Tue, Sep 12, 2017 - Page 4 News List

Better sleep lessens suicide risk: research

By Lee I-chia  /  Staff reporter

Research suggests that improving sleep quality can reduce an individual’s tendency to attempt suicide, the John Tung Foundation said on Sunday, which was World Suicide Prevention Day.

WHO analysis on suicide showed that about 800,000 people kill themselves worldwide every year, while up to 25 times as many attempt to commit suicide, the Taiwan Suicide Prevention Center (TSPC) said

The John Tung Foundation said a study published in the Journal of Clinical Psychiatry in June suggested that treating a person’s insomnia can improve their emotional health, and also reduce the risk of that person committing suicide.

The study was conducted by a research team at Stanford University’s School of Medicine on 50 university students aged between 18 and 23 who had had suicidal thoughts. Their sleeping behavior was monitored for a week, the foundation said.

The results showed that the students who suffered sleeping disorders were more likely to have suicidal thoughts, it said.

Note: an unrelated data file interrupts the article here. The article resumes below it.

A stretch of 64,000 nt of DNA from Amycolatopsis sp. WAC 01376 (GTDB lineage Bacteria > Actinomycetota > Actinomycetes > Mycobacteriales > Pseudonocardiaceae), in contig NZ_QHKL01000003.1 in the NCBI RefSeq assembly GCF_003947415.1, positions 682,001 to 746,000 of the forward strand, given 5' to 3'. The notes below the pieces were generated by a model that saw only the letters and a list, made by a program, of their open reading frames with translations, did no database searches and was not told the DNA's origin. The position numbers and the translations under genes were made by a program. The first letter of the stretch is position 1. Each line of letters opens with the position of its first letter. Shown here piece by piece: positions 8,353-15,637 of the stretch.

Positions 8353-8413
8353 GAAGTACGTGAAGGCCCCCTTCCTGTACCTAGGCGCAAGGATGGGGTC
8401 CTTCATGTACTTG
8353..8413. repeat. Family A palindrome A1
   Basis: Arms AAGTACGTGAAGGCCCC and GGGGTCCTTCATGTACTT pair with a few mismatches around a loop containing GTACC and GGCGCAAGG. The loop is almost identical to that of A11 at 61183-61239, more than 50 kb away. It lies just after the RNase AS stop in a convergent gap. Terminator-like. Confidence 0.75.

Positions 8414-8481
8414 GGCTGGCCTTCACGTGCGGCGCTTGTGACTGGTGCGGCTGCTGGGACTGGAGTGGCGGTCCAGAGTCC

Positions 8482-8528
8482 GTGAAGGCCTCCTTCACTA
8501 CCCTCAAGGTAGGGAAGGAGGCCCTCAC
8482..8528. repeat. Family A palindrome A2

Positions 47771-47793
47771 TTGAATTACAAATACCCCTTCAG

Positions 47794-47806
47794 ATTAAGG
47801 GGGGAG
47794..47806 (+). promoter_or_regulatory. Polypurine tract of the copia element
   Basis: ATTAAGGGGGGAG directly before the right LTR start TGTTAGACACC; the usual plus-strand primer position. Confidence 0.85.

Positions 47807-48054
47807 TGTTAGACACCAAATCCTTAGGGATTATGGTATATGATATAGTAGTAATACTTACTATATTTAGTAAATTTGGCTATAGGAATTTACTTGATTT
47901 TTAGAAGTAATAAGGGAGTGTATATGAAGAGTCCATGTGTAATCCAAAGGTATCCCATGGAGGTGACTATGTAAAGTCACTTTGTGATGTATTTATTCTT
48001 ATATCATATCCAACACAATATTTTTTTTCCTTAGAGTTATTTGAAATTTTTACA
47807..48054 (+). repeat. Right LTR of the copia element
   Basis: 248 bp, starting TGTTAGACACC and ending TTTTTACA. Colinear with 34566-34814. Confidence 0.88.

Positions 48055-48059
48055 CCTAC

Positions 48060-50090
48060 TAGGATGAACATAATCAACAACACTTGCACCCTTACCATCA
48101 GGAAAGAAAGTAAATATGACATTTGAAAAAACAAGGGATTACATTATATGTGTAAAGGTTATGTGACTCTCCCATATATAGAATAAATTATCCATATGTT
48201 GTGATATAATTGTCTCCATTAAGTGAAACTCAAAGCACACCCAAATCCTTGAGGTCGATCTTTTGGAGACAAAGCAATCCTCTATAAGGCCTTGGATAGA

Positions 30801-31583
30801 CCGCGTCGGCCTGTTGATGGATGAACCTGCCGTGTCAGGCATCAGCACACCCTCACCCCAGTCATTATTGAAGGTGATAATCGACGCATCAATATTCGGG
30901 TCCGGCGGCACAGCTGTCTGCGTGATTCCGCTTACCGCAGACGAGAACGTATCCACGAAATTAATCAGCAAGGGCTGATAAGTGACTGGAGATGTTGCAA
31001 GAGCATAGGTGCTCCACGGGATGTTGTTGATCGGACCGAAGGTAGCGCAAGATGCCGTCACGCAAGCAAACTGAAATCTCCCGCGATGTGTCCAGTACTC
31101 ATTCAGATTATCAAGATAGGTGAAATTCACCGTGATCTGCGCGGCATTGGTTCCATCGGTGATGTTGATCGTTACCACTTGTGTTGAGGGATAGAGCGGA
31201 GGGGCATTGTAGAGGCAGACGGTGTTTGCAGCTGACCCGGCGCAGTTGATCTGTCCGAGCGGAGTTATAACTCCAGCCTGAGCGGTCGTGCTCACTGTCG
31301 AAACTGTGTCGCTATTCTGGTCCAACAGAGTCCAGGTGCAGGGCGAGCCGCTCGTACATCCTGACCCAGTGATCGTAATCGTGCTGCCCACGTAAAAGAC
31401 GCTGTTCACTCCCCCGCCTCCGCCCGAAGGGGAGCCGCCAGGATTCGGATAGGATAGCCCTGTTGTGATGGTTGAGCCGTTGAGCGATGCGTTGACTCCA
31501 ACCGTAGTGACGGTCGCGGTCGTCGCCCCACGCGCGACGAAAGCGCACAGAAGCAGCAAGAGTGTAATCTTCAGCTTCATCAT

John Tung Foundation mental health section head Yeh Ya-hsin (葉雅馨) said the study suggested that sleeping problems can lead to young people having suicidal thoughts and that it could be used for suicide prevention because sleeping disorders can be observed and are not stigmatized like mental health issues.

“Most people have experiences of sleeping poorly... and it can affect their emotions when they awake the next day, such as becoming bad-tempered, impatient, unable to concentrate or acting on impulse,” she said.

Other studies have shown that about 15 percent of people with depression die by suicide and that sleeping disorders are one of the easiest symptoms of depression to observe, Yeh said, adding that parents should pay more attention to their children’s sleeping problems and not neglect them, as they can be warning signs of mental health issues.

Suicide is usually the result of multiple causes and often the person is suffering intense stress and despair, or symptoms of insomnia, anxiety, depression or an inferiority complex, TSPC director Lee Ming-been (李明濱) said

About 30 percent of adults in Taiwan suffer from sleep disorders and many take sleeping pills, but if it is beginning to affect them mentally, they are better advised to seek treatment from a psychiatrist, Lee said.

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